Sexual assault law is fraught with complexities, especially when alcohol or drugs are involved. People sometimes do make weird choices, especially when drunk. We sometimes do stupid things and we often have trouble bearing the consequences for those choices whether we are male or female.
Quite simply, because each case in a sexual allegation is unique, the criminal courts do not permit a judge or jury to “choose” between testimony — even though convictions for sexual assault can now be obtained based only on testimony from an alleged victim. Testimony is evidence.
That said, sexual interactions can be complex. Humans are human.
As we head into the holiday season many people, male and female, will be drinking and enjoying time off work. They may also be smoking newly legal marijuana in the course of their festivities.
Next year, those same people may find themselves facing allegations of sexual assault on the grounds that some “after party” was lacking legal consent. It’s a downer but it’s true. What you think is consent today won’t stop police from charging you tomorrow if your sexual partner disagrees.
The new law in Canada, Bill C-51 recently passed by the Senate, will now require all those accused of sexual assault to produce their defence evidence in advance of trial.
For those defending against sexual assault charges in Canada, they can no longer wait for their day in court to show contradictions or evidence of consent that will catch their accusers off guard. You have a video of someone begging you for sex on the night you are accused of assault? It might not matter any more.
Evidence of consent may now be blocked as a potential “rape myth.”
For Christmas this year, the Canadian government decided that the New Year’s resolution to deal with the complex problem of sexual assault is to undermine the rights of the accused in order to obtain more convictions.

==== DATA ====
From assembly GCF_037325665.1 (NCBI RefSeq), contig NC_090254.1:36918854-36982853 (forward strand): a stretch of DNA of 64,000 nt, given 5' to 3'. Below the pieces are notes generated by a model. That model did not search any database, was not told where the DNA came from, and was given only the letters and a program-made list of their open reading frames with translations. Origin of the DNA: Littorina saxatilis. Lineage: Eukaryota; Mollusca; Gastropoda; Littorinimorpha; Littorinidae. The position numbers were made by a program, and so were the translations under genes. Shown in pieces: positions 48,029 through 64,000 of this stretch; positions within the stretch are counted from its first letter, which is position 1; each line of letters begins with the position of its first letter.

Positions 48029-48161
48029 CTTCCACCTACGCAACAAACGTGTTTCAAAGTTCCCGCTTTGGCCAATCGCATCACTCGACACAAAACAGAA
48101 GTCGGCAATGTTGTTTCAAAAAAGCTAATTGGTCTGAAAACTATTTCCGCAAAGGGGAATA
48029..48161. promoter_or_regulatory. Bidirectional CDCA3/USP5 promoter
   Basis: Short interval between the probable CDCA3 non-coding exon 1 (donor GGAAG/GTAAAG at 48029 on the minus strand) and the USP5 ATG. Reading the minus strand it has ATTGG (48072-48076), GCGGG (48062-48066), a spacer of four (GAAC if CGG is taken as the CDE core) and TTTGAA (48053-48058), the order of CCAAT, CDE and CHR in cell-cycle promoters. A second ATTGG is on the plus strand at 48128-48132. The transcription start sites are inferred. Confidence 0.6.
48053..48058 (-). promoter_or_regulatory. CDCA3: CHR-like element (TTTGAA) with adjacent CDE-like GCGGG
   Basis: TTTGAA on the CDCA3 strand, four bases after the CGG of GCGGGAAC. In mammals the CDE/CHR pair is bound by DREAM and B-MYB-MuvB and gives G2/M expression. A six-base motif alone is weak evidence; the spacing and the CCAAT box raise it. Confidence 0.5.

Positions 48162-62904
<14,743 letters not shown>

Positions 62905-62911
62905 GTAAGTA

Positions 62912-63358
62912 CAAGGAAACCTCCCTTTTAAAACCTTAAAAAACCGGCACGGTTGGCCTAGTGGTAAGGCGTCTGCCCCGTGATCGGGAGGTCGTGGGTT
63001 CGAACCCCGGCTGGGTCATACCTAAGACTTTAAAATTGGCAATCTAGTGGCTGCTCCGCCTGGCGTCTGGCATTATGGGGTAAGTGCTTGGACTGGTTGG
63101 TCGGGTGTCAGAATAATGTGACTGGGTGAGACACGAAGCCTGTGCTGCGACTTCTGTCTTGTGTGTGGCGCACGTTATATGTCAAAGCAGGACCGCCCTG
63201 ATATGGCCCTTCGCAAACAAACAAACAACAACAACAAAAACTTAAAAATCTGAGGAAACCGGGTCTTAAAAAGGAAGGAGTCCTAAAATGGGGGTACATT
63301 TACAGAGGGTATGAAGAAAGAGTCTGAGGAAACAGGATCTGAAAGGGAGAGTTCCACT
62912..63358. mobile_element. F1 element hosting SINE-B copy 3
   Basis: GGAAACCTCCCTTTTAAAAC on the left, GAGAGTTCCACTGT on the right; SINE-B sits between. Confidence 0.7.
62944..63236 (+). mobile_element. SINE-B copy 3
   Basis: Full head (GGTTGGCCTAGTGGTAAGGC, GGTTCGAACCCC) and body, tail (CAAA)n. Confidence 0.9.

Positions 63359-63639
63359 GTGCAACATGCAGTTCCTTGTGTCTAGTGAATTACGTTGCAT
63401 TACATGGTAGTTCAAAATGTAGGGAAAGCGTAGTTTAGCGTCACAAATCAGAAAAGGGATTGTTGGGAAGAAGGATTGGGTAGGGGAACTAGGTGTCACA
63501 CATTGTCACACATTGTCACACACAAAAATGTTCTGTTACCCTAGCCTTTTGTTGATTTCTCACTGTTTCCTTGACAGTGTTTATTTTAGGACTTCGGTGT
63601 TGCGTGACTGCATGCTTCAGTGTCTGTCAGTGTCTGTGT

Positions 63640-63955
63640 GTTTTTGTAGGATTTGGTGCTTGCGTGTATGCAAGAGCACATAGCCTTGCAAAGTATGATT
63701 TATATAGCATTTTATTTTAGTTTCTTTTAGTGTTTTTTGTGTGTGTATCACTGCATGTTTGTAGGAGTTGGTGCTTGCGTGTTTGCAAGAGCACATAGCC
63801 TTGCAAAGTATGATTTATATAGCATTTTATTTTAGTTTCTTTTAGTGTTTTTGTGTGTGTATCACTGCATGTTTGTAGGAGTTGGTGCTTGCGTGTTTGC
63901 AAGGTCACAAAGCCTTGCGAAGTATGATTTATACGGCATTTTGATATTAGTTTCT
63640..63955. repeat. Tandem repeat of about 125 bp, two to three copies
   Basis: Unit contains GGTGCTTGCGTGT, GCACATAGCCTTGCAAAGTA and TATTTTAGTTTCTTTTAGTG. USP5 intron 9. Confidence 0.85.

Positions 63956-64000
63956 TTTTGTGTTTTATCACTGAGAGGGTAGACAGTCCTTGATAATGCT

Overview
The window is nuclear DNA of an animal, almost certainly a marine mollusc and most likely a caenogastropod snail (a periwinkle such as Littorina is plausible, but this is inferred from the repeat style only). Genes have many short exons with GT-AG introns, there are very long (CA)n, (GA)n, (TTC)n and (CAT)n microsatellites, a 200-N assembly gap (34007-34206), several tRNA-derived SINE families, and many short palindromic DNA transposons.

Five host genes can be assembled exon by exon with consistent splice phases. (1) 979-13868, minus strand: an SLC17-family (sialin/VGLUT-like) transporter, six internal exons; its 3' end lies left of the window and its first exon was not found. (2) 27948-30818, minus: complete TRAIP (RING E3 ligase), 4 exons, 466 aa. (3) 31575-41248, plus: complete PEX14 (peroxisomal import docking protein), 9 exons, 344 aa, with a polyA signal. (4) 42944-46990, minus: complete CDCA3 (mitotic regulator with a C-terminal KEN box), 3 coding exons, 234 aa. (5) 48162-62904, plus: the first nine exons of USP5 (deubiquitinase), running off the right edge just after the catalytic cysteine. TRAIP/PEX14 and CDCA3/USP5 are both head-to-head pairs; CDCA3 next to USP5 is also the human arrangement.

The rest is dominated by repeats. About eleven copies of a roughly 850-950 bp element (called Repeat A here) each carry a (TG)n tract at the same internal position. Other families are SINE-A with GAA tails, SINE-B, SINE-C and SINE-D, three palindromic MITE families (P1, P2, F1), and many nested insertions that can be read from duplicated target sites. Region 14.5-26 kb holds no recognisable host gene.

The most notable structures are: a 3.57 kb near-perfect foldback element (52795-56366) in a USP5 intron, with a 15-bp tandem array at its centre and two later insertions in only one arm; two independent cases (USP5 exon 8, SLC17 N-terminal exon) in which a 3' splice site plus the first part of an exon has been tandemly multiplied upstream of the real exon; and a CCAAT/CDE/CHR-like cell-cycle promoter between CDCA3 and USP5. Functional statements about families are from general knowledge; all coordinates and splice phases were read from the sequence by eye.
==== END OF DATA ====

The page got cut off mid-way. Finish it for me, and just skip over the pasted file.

Evidence of innocence is being treated by the Canadian government as an unacceptable ambush tactic.
Contrary to popular belief, people accused of sexual assault don’t withhold evidence in order to interfere with or avoid justice. The accused are not trying to shock or surprise anyone as some sort of trick in front of a judge.
No one wants to spend thousands of dollars just to embarrass their accusers in court. Under advice of their lawyers, the accused often reserve their defence evidence for court because revealing it in advance would allow for the accuser to alter the complaint, accommodating inconvenient emails or texts.
With advance notice that an accused has messages undermining the accusation of non-consent, there are “legal experts” available who can be brought in by prosecutors to explain away anything inconvenient to dispute the available evidence.
But what if the method of prosecution and the new rules of court are unconstitutional and you get wrongfully convicted? Well, I guess that’s going to happen to a lot of people before the new disclosure rules in Canada get a hearing before the Supreme Court.
Some laws had good intentions but made for bad law. Nevertheless, innocent people may go to jail in the meantime while we wait to find out if civil rights have been obliterated by a desire for social justice.
So if you live in Canada, watch out for that mistletoe this year and keep yourself safe.
Can a woman in Canada consent to sex anymore? The new law tells us that anything of a “sexual nature,” including emails to you saying how much the woman loved an intimate encounter after the event took place, are potential “rape myths” that need to be disclosed before trial. And, by the time you get to trial, your accuser may have figured out a reason why she said it without consent. No more surprises for the prosecutor.
No more acquittals.
Merry Christmas, Canada. And if you feel safe because you don’t live in Canada, just wait a year or two. Trudeau style “justice” is coming soon to a court near you.